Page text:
The Hijaz Railway
Later, the Hijaz Railway followed the same routes and greatly improved the speed and safety of travel. Today, it is notable that both the Syrian Hajj Road and Hijaz Railway are on the UNESCO Tentative List for World Heritage.
Railway construction began in 1900, reaching Madinah in 1908 and opening in Damascus in 1913. As a result of World War I, the railway’s full 1,300 planned kilometres were never completed.
The Hijaz Railway Station is near Hegra, Saudi Arabia’s first UNESCO World Heritage Site. Visitors will one day be able to visit the station’s museum to marvel at one of the railway’s impressive locomotives, but it is closed to the public for now.
The Fort of Hegra
The Fort of Hegra, built in the middle of the 18th century to shelter travellers, is situated at the southern end of the Hijaz Railway Station. The railway’s double water tower was built near the fort’s reservoir to take advantage of the ready supply of water — which enabled pilgrims to purchase fresh produce, including oranges, lemons and dates.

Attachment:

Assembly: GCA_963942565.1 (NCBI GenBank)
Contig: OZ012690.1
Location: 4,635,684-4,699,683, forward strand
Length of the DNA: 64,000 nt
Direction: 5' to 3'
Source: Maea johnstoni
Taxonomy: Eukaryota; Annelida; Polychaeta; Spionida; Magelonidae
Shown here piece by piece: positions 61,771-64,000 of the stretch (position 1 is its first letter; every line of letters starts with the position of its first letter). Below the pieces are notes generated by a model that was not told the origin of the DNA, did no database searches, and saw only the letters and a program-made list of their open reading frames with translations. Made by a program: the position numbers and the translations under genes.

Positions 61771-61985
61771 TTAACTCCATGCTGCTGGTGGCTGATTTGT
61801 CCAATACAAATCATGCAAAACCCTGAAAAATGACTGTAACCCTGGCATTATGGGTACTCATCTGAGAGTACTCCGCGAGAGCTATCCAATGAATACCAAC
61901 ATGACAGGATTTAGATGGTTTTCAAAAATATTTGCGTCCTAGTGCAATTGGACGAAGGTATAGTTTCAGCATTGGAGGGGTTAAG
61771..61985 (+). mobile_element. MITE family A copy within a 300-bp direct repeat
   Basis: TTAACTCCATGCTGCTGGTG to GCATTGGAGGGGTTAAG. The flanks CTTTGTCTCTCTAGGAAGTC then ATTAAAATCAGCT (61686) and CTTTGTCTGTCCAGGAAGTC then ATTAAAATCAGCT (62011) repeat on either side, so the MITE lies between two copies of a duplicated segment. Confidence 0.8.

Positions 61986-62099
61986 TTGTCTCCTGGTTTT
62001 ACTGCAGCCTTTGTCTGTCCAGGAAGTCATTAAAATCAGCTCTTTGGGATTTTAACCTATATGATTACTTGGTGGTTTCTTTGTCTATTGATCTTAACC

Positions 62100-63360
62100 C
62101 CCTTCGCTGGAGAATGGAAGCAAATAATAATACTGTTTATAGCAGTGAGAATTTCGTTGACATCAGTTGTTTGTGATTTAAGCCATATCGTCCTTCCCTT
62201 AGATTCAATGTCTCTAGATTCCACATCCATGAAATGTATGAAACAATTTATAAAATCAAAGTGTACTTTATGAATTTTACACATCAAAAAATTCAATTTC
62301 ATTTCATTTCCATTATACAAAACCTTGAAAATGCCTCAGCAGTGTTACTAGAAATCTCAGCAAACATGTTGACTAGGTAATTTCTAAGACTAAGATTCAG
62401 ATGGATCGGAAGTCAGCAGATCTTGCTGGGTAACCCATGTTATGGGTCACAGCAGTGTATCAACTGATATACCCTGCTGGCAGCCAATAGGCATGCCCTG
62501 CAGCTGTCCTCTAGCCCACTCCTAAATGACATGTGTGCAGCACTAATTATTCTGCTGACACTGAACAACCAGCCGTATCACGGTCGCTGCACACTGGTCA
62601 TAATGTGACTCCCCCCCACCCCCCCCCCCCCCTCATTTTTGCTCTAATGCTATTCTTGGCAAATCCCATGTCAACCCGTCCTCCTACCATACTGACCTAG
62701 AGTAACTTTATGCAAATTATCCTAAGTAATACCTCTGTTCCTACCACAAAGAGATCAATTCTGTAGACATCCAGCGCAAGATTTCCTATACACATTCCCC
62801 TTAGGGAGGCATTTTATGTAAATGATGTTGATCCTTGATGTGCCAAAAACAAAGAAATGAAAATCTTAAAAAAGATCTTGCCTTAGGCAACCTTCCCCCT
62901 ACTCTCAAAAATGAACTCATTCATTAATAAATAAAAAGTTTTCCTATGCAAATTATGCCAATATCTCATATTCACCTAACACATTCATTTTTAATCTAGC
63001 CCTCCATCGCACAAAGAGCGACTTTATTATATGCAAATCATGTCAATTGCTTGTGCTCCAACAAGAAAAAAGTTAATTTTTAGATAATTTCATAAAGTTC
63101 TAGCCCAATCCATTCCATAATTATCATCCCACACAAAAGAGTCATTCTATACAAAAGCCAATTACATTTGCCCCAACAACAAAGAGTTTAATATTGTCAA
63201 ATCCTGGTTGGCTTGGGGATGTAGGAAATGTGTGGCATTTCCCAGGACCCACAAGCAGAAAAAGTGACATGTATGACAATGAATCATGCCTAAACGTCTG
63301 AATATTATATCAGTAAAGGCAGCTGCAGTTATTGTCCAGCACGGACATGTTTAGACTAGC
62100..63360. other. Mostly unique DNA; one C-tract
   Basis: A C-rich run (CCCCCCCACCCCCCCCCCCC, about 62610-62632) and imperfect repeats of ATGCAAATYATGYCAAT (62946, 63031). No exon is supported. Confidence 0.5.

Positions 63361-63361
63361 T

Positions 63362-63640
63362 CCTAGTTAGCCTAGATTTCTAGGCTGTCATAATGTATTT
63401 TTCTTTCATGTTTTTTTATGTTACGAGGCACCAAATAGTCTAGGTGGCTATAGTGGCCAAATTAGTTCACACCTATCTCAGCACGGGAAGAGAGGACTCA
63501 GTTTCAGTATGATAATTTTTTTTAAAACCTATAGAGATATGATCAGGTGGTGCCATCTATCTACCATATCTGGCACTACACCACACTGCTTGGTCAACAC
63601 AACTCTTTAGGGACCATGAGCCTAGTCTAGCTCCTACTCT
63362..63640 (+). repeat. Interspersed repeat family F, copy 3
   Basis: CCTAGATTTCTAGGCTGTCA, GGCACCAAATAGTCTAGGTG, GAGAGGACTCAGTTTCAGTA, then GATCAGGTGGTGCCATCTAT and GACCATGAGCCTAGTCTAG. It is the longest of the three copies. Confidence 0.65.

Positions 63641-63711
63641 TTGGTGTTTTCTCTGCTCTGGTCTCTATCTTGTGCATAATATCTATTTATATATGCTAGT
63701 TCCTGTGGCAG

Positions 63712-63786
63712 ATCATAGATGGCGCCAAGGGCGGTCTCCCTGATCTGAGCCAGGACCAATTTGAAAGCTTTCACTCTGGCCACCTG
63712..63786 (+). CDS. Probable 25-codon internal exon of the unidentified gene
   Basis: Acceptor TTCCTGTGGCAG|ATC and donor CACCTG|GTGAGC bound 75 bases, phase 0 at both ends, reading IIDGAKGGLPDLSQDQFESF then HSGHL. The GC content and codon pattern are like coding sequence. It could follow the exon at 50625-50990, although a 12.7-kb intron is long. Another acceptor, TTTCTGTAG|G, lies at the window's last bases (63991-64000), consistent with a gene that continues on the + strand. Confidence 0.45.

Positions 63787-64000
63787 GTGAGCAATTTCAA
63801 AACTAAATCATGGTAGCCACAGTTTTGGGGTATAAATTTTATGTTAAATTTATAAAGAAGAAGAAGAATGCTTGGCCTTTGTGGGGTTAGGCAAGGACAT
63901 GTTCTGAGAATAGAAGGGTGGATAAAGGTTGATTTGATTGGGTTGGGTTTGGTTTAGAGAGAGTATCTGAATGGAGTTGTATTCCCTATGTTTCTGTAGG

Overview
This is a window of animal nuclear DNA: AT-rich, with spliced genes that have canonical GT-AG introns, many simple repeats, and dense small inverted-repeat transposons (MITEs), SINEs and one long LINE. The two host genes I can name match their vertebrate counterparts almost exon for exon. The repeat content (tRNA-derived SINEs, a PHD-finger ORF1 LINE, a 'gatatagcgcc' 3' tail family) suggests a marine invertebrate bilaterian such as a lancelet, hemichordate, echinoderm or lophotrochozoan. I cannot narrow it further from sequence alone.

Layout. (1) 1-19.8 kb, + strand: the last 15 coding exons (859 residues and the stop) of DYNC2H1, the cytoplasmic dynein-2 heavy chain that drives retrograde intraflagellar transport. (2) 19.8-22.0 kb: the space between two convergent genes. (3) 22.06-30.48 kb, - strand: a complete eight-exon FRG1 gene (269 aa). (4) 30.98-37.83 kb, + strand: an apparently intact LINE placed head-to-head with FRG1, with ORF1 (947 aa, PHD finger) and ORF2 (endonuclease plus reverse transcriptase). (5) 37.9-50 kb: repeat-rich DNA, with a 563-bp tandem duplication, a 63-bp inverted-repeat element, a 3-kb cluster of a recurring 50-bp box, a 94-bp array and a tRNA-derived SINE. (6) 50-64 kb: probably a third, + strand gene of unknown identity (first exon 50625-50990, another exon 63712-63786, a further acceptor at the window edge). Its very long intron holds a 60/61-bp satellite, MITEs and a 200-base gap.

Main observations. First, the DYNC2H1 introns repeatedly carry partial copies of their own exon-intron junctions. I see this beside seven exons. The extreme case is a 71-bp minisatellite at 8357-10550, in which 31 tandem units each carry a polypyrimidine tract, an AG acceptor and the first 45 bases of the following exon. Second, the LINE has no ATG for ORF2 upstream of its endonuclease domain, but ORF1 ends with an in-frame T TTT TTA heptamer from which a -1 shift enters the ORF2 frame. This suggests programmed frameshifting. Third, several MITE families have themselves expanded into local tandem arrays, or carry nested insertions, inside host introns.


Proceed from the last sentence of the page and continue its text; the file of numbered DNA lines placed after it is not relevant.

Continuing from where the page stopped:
The Hijaz Railway’s telegraph staff were also stationed within the fort. Writings by foreign explorers in the late 1800s and early 1900s mention a small garden to the east and south of the fort with pomegranate trees and date palms. The fort and reservoir were renovated as part of the project to restore the buildings of the adjoining railway station.
Soon, visitors can tour the Hajj Museum, housed in this restored fort, to learn more about its history and role in pilgrims’ journeys.
Both the railway station and the fort are currently closed due to Covid-19. AlUla will open to visitors at the end of October 2020.